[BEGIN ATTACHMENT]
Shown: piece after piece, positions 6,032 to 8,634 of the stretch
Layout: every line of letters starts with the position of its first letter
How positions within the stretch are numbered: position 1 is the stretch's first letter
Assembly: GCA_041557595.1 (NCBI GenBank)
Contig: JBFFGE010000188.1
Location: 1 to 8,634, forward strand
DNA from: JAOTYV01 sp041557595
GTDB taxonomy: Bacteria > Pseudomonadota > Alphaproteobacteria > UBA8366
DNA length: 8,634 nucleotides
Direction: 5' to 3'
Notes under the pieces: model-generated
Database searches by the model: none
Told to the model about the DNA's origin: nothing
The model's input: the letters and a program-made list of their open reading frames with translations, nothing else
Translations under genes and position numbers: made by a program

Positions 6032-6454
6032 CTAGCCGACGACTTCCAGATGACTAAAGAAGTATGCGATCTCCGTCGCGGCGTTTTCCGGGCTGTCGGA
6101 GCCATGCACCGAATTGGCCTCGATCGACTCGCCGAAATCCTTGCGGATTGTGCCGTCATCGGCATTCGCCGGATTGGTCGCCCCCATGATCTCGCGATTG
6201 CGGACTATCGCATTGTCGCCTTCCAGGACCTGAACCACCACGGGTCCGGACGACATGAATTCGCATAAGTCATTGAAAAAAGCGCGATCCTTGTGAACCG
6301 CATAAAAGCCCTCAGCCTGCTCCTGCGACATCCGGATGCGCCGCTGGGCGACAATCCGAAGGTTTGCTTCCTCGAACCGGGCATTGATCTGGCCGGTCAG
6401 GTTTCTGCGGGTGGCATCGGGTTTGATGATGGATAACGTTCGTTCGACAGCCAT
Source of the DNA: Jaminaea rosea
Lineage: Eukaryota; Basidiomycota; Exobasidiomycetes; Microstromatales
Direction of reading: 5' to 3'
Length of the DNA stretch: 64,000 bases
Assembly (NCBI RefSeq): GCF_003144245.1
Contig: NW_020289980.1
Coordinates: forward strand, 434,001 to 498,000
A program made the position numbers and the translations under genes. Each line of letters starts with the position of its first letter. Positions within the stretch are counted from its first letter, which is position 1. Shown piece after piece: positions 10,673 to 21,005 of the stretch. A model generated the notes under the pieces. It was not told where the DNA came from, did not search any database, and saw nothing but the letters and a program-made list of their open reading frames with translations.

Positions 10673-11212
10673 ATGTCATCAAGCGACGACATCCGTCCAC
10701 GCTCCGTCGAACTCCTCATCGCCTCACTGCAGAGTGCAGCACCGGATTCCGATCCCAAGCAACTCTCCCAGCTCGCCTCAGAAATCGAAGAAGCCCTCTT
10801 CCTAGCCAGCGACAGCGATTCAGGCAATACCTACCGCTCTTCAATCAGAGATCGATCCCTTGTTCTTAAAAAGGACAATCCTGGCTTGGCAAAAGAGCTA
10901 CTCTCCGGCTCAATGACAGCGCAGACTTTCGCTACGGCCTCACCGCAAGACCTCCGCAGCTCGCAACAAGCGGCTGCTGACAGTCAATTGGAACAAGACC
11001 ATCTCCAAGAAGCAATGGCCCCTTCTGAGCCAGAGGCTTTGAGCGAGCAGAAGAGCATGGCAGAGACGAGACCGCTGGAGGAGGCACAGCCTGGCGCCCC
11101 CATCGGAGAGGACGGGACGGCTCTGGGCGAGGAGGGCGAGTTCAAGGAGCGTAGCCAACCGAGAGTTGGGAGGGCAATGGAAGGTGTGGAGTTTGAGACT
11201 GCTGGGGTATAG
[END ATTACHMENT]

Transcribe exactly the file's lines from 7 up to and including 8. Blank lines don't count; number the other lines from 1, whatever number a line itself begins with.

DNA from: JAOTYV01 sp041557595
GTDB taxonomy: Bacteria > Pseudomonadota > Alphaproteobacteria > UBA8366